The appointment of former EC chief José Manuel Barroso as an adviser at Goldman Sachs has raised eyebrows, but many observers have fretted to comment that the move, though morally questionable, was entirely legal. But how legitimate is this defence in reality? Alberto Alemanno and Benjamin Bodson argue the time has come to redefine what we think of as tolerable in the political space and offer three avenues through which citizens can oppose this turn of events.
While in post-Brexit Europe many people might lose their jobs, someone has already got a new one as a result of the outcome of the British referendum. Former European Commission President José Manuel Barroso’s unwise move to Goldman Sachs is not only a slap in the face for European citizens who continue to defend European ideals, but also epitomises what is wrong with our political system: namely our acceptance of the systemic imbalance in the representation of interests that exists in the policy process. After all, why should Goldman Sachs benefit from Barroso’s experience, contacts and endless influence in the post-Brexit negotiations but not the public?
The silhouette of former European Commission President José Manuel Barroso (credits: European Parliament).
The timing and gravity of Barroso’s actions provides a unique opportunity for EU citizens to channel their anger at something that looks increasingly indefensible in our societies. Yet the ensuing furore and indignation among political leaders and some civil society organisations is likely to fade quickly. Alongside the European Commission’s official statement, which grants approval to Barroso’s new job, virtually all observers have fretted to state that this move is entirely ‘legal’. Once more, the dominant refrain is: let the doors revolve!
The time has come to de-normalise what we continue to accept as tolerable in our political space. This does not necessarily require regulation and sanctions per se, but merely to nudge political leaders to align their unprincipled behaviours to the dominant Zeitgeist. How to actually do that? Contrary to the rhetoric embraced by the Juncker Commission – and blindly echoed by most media outlets – we argue that there are legal obligations preventing Barroso from taking up the job, and there are avenues to actually make that happen.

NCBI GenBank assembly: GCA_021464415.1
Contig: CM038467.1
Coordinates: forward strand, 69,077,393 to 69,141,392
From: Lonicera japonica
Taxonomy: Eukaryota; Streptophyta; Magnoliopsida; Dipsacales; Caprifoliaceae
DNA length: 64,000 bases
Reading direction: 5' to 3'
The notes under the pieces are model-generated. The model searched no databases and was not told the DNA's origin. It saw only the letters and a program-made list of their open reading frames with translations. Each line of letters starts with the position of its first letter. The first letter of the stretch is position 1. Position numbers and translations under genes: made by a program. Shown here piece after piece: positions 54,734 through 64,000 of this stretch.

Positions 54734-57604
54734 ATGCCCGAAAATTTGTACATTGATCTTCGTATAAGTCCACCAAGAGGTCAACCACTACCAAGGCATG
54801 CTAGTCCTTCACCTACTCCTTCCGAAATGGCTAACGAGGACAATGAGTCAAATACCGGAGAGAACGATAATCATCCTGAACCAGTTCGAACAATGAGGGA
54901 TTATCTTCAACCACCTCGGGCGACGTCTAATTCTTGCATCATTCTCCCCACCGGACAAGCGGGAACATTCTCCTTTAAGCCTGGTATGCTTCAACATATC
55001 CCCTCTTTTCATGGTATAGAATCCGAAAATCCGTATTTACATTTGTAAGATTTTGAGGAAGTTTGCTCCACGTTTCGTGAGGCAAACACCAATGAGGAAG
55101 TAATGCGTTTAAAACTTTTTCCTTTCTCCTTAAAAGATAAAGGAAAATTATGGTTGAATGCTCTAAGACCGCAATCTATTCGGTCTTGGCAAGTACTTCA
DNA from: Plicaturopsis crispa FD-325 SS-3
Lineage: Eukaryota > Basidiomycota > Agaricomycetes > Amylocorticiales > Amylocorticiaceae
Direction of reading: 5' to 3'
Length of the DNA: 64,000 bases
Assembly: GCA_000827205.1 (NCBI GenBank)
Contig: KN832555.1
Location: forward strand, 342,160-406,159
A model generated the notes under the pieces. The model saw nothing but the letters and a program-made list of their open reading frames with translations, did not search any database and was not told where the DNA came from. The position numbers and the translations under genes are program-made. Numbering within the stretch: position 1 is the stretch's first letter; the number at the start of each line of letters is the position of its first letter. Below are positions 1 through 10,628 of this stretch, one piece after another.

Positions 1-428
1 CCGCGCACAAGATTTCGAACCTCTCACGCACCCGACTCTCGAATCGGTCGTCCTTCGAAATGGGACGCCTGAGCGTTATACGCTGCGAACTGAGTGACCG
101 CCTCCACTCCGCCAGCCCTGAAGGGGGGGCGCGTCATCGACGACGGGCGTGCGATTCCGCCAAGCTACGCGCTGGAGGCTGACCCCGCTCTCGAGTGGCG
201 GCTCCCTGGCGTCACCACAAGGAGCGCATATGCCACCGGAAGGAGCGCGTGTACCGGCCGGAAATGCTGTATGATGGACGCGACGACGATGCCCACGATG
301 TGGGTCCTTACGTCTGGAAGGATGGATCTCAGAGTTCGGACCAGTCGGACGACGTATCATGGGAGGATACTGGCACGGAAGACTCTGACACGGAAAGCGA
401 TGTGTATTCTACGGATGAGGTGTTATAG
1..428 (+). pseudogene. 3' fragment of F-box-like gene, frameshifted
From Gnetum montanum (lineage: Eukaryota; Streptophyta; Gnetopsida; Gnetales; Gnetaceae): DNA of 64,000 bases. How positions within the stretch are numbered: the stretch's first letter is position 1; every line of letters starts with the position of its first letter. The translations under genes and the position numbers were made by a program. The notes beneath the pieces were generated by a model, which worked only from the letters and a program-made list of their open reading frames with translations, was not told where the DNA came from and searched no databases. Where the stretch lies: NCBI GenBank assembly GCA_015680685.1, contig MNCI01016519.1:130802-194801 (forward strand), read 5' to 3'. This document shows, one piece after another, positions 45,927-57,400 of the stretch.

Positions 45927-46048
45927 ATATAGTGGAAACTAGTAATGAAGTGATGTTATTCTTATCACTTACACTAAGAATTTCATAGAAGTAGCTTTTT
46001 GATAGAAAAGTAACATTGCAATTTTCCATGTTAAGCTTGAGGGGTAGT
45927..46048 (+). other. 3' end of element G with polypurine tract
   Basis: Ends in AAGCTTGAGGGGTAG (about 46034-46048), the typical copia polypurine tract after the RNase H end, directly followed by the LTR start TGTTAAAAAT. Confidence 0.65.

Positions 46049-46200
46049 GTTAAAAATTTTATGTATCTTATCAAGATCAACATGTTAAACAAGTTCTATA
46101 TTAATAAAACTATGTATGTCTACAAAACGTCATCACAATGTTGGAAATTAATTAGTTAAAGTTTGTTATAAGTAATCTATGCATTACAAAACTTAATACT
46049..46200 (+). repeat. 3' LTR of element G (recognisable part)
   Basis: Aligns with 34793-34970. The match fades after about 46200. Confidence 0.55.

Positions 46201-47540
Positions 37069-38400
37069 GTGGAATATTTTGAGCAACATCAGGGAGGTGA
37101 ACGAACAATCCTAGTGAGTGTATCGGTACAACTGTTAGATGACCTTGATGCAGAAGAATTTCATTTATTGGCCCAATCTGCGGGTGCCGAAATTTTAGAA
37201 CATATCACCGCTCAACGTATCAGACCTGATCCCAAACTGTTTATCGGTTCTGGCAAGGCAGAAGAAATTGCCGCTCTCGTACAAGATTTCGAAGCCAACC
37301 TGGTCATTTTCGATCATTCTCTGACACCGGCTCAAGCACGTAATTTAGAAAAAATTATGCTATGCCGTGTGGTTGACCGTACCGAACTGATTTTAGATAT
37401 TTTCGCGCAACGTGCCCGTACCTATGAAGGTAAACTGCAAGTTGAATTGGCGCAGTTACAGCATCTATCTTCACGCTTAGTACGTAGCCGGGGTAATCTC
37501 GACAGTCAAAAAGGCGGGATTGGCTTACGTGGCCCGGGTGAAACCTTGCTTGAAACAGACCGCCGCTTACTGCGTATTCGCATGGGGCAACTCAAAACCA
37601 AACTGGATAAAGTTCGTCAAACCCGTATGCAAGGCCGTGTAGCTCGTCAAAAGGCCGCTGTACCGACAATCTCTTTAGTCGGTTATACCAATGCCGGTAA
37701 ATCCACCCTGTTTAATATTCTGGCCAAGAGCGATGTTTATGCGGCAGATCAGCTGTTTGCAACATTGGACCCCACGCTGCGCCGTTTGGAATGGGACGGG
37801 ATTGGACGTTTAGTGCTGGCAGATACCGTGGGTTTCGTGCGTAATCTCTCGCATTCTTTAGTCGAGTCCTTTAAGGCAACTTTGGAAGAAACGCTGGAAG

Barroso left the European Commission 20 months ago. While the cooling-off period during which former Commissioners can neither “lobby nor advocate with members of the Commission and their staff for her/his business, client or employer” lasts for 18 months, there exists a deeper, long-lasting commitment “to promote the general interest of the Union and take appropriate initiatives to that end” (article 17 (1) TEU). This translates into a duty “to behave with integrity and discretion as regards the acceptance… of certain appointments and benefits” (Article 245 TFEU) and not to disclose information (Article 339 TFEU).
Both duties apply also “after they have ceased to hold office”. This is what explains why, to help mitigate the personal and professional burden that those extra duties may have on their lives, former Commissioners receive (including Barroso) a transitional allowance for the duration of 36 months (not 18). This equals between 40 and 65 per cent of their final basic salary depending on the length of service. When examined from this perspective, Barroso’s move not only looks politically inopportune, but may also emerge as legally questionable. And there are three main avenues available to prevent him from taking on his position at Goldman Sachs.